The next phase, data understanding, is crucial. This is when parameters for the image or video set’s quantity, diversity, accuracy, and quality are defined. It is important to use as much visual data as possible for a meaningful result, as long as the computer performance is not significantly compromised.

Diversity of visual data helps the vision equipment understand as many different external conditions as possible. Examples of these external conditions include lighting, orientations, and colors. Diversity also refers to the quality of the visual data because it helps to have low- and high-resolution imagery for comparison between them.

Accuracy is perhaps the most critical criterion in this case. The vision system must be taught in advance how to interpret visual data and, therefore, the training samples used must be accurate. Quality deals with the resolution of the images, which nowadays, nearly all new vision systems offer high-resolution.

Data samples are reviewed for completeness and meaningfulness during the data preparation phase. Also, the data are labeled and classified for correct decision-making in the last phase.

Data labeling is a very important task in computer vision systems. This refers to what the computer interprets the content of a single frame in an image to be, thus what kind of entities are identified. In this CRISP-DM model phase, it is crucial to verify that the visual data analyzed in the previous phase has been correctly identified and labeled; otherwise, it can lead to erroneous results.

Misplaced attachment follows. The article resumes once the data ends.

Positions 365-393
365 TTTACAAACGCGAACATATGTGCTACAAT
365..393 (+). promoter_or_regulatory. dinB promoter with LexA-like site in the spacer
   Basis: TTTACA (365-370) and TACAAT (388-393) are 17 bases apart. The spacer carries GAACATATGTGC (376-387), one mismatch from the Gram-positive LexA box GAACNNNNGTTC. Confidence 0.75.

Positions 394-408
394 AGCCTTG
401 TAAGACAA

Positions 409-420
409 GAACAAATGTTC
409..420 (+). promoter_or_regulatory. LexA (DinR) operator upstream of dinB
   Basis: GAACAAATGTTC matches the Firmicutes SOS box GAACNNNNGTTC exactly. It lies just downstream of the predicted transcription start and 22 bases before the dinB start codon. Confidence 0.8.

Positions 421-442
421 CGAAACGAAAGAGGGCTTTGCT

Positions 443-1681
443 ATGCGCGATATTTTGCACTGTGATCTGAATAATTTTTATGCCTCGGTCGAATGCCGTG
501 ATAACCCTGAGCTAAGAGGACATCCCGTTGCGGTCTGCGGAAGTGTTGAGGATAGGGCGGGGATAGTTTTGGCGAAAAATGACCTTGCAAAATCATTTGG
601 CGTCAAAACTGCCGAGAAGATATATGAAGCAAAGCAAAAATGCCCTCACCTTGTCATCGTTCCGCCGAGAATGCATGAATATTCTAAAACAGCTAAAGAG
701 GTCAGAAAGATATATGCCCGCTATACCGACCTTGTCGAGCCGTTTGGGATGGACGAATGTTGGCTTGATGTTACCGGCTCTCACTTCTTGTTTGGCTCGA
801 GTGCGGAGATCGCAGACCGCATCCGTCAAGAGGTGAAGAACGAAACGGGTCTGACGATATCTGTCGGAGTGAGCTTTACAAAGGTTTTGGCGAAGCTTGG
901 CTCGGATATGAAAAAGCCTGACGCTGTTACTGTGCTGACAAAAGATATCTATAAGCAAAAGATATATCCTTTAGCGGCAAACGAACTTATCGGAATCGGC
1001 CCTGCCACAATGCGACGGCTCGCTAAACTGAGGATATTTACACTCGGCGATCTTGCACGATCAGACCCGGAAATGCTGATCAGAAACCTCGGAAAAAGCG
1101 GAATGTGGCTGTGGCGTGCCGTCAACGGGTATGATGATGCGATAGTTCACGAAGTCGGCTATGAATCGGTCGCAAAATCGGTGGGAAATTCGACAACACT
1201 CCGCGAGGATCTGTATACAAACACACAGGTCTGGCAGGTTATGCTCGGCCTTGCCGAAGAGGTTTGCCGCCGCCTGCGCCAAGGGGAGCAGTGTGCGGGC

Modeling and Evaluating the Data

Modeling is the phase when software tools and algorithms are selected. Python is among the preferred programming languages for coding visual data models. The neural network algorithm is among the most popular for deep learning in vision systems. The neural network is a machine learning methodology that attempts to emulate how the human brain functions and apply that to the software tool.

The basic process in neural networks consists of receiving data, looking in the neural network for patterns, assimilating the new data into the network, and outputting a result of the evaluation.


Figure 3. Neural networks are an important type of algorithm used in computer vision. Image used courtesy of Matt Britt


In the evaluation phase, the outcomes of running the visual data through the model are measured and assessed against a previously defined metric or key performance indicator (KPI). Accuracy and precision are two important metrics defined by a ratio of correct vision system interpretations versus the total number of tests.

If the evaluation produces too many inaccuracies, the iterative model suggests returning to the business understanding phase to rethink the problem and the project objectives.

The last phase is deployment—when the solution is migrated to a live production system. This is the right time to make considerations of cost and scalability. Security also becomes important because now the visual data will be moved to an environment that likely has more users and possible points of breaching. The deployment phase is iterative because once the go-live is completed, there is a period of permanent monitoring and solution upgrades.

Computer vision, continuing to rise in utilization, is highly complex and needs large amounts of data to properly train the chosen AI model. Implementing the CRISP-DM data science lifecycle model can help keep plans on track.